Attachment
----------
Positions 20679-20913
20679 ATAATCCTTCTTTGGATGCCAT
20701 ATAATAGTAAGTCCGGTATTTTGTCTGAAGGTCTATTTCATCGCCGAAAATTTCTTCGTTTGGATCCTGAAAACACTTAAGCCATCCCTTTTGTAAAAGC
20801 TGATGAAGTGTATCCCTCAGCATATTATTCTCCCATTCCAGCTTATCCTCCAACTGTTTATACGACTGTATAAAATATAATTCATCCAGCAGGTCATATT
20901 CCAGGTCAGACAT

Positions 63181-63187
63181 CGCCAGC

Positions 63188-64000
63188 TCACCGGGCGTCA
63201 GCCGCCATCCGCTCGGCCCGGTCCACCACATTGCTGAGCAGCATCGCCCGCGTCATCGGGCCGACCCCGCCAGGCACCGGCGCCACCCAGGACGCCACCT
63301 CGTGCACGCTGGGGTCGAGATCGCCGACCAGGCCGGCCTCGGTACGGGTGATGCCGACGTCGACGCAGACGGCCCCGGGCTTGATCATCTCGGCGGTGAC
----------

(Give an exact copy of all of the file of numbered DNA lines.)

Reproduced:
Positions 20679-20913
20679 ATAATCCTTCTTTGGATGCCAT
20701 ATAATAGTAAGTCCGGTATTTTGTCTGAAGGTCTATTTCATCGCCGAAAATTTCTTCGTTTGGATCCTGAAAACACTTAAGCCATCCCTTTTGTAAAAGC
20801 TGATGAAGTGTATCCCTCAGCATATTATTCTCCCATTCCAGCTTATCCTCCAACTGTTTATACGACTGTATAAAATATAATTCATCCAGCAGGTCATATT
20901 CCAGGTCAGACAT

Positions 63181-63187
63181 CGCCAGC

Positions 63188-64000
63188 TCACCGGGCGTCA
63201 GCCGCCATCCGCTCGGCCCGGTCCACCACATTGCTGAGCAGCATCGCCCGCGTCATCGGGCCGACCCCGCCAGGCACCGGCGCCACCCAGGACGCCACCT
63301 CGTGCACGCTGGGGTCGAGATCGCCGACCAGGCCGGCCTCGGTACGGGTGATGCCGACGTCGACGCAGACGGCCCCGGGCTTGATCATCTCGGCGGTGAC